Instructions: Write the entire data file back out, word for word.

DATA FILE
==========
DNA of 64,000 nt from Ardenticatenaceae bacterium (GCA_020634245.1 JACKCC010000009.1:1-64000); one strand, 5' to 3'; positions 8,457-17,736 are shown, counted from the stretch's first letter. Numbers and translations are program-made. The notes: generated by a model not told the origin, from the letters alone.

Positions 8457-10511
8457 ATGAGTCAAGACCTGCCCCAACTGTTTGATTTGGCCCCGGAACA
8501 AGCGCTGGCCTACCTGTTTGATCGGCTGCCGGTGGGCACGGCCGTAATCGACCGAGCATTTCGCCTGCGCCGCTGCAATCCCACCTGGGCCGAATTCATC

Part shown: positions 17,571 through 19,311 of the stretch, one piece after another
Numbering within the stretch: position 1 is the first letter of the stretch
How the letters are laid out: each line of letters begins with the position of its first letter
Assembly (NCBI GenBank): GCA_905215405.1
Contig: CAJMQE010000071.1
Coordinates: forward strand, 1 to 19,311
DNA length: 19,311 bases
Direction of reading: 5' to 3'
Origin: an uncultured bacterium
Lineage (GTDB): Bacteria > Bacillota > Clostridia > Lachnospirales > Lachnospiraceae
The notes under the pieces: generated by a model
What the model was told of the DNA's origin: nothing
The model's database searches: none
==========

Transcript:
DNA of 64,000 nt from Ardenticatenaceae bacterium (GCA_020634245.1 JACKCC010000009.1:1-64000); one strand, 5' to 3'; positions 8,457-17,736 are shown, counted from the stretch's first letter. Numbers and translations are program-made. The notes: generated by a model not told the origin, from the letters alone.

Positions 8457-10511
8457 ATGAGTCAAGACCTGCCCCAACTGTTTGATTTGGCCCCGGAACA
8501 AGCGCTGGCCTACCTGTTTGATCGGCTGCCGGTGGGCACGGCCGTAATCGACCGAGCATTTCGCCTGCGCCGCTGCAATCCCACCTGGGCCGAATTCATC

Part shown: positions 17,571 through 19,311 of the stretch, one piece after another
Numbering within the stretch: position 1 is the first letter of the stretch
How the letters are laid out: each line of letters begins with the position of its first letter
Assembly (NCBI GenBank): GCA_905215405.1
Contig: CAJMQE010000071.1
Coordinates: forward strand, 1 to 19,311
DNA length: 19,311 bases
Direction of reading: 5' to 3'
Origin: an uncultured bacterium
Lineage (GTDB): Bacteria > Bacillota > Clostridia > Lachnospirales > Lachnospiraceae
The notes under the pieces: generated by a model
What the model was told of the DNA's origin: nothing
The model's database searches: none